Child drawing a picture of life at home.

An insight into working as a Domestic Abuse Navigator (DAN)

Elizabeth Williams* explains what her job entails working as a domestic abuse navigator on the Trust’s Growing Futures project.

My role

I’m a senior domestic abuse navigator (DAN) – a role created by the Trust just a few months ago, to support children and young people affected by domestic abuse. I supervise a team of four dedicated DANs as part of a programme called Growing Futures, which was awarded a £3.1m innovation grant from the Department for Education (DfE) last year. Since then we have been developing a completely new way of working with families where domestic abuse is present.

What’s different about this job is…

It focuses on the needs of children and young people. We create bespoke programmes of recovery for whole families, working with a wide range of partners including school nurses, mental health, social services, the police, housing, local authority, independent domestic violence advisers, domestic abuse caseworkers and voluntary groups. Working safely is our top priority.

My previous role as a domestic abuse caseworker at a local authority was focused on the victim. Traditionally this is the way domestic abuse services have evolved. While it’s important to acknowledge that men can be victims, the consequences are too often with the woman for the repercussions of the abuse because she is often looking after the children. This never sat comfortably with me. The abuser is always responsible for the abuse, therefore re-victimising her was always going to set her up to fail. I always wanted to find ways of better supporting her and her family.

Becoming a DAN meant I had the scope to deliver therapeutic work, particularly with children, because of the way abuse re-presents itself in a cycle. If we don’t tackle this issue with young people now, we could potentially be faced with another generation that accepts domestic abuse as normal. The Trust is embracing innovative, holistic practices. The flexibility we have as DANs is non-threatening, and we work with all family members including the perpetrator

What I love about what I do

Because the Trust, as well as Growing Futures is so new, there are opportunities to progress quickly and embrace fresh ideas.  It’s rewarding to get right to the root of problems directly and rapidly. Our team really is doing some brilliant work. 

The DANs are able to capture what’s going on for the child and be their voice. For example, we use the signs of safety “three houses” technique for some children, encouraging them to draw their thoughts and feelings. This has had a powerful impact on some perpetrators. They have engaged with us when they’ve finally, truly heard a child say, via the DAN: “It really scares me when daddy punches mummy.” Awareness of risk is constant, so of course a child’s voice is only shared when it’s safe to do so.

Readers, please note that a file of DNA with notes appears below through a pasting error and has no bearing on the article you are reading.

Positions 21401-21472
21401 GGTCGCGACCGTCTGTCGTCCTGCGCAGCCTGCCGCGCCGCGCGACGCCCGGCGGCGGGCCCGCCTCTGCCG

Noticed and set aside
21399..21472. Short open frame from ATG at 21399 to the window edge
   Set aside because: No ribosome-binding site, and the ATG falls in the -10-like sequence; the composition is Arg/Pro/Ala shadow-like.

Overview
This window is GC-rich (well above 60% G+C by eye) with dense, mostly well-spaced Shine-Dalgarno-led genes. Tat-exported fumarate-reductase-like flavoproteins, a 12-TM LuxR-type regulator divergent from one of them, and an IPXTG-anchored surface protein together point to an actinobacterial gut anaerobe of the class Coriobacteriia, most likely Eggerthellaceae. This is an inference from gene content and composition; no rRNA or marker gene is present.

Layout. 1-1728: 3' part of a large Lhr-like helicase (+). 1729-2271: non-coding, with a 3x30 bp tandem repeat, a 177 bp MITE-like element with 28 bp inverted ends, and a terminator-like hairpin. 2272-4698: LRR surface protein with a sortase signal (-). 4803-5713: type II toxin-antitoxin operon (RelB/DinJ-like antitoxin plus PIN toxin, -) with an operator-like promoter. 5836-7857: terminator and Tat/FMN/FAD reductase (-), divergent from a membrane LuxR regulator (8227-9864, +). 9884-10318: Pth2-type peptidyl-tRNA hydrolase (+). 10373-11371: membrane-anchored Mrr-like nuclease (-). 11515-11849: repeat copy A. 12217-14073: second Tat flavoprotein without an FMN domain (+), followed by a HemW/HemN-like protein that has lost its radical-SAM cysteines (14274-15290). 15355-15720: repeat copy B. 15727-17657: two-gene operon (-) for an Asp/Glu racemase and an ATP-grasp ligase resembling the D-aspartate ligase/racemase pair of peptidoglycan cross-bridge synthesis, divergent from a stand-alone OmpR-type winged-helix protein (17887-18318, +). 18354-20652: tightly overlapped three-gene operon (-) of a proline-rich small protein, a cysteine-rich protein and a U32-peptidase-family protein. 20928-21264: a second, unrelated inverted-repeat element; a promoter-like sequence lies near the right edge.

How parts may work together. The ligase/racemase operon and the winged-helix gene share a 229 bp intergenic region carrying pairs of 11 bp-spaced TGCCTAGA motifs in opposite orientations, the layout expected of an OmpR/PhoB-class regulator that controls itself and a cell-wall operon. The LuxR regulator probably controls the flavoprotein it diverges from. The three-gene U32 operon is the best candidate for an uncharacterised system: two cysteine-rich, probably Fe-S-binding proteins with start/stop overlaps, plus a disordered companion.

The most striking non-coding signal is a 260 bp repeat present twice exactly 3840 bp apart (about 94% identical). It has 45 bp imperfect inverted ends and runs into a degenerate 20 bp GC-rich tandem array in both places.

The training we have received has been outstanding. One tutor from Safe Lives was extremely enlightening and will stay with me. She showed a clip from a TV soap opera, in which a baby was crying in a household where there was an abusive relationship. The mother complied with what the perpetrator wanted. The clip clearly portrayed that if she had fought against him, the baby could have suffered – yet this might have been viewed as neglect from a child protection perspective. We often assume these women aren’t being protective, and we sometimes don’t recognise that victims have to make a judgement about how they can protect a child in a very difficult situation.  Babies should be attended to, but, in the clip, for that victim at that time, she had to decide if receiving abuse would keep her baby safe. That is the reality for many victims of domestic abuse, and something professionals underestimate in terms of impact on both victim and child.  An abuser creates that situation – not the victim.

If I could offer any advice

I’m trained in personality profiling and obtained a degree in psychology as a mature student. I have a real, genuine interest in people and relationships.  I’m fascinated why people do what they do, how power and control works, and why people accept things within relationships.

This is hugely beneficial to my role. But it’s also beneficial to all types of work, and in building team dynamics and resilience.

People behave in terms of their own personality as well as the circumstances that surround them. Understanding others, and learning how to communicate and building relationships are core skills needed to make a positive change to families and the wider community as a whole.

You can find out more about our Growing Futures project on our webpages.

*Elizabeth Williams is not her real name. Her name has been changed to protect the identity of her clients. 

If you think a child is in immediate danger. Don’t delay – call the police on 999 straight away. Visit www.doncasterdomesticabuse.co.uk for local support services, for anyone of any age affected by, or worried about, domestic abuse.

 

“Doing the Think Forward course has changed my point of view of getting into trouble with the police and it’s not funny; it’s a bad move.”

Young person (aged 14)

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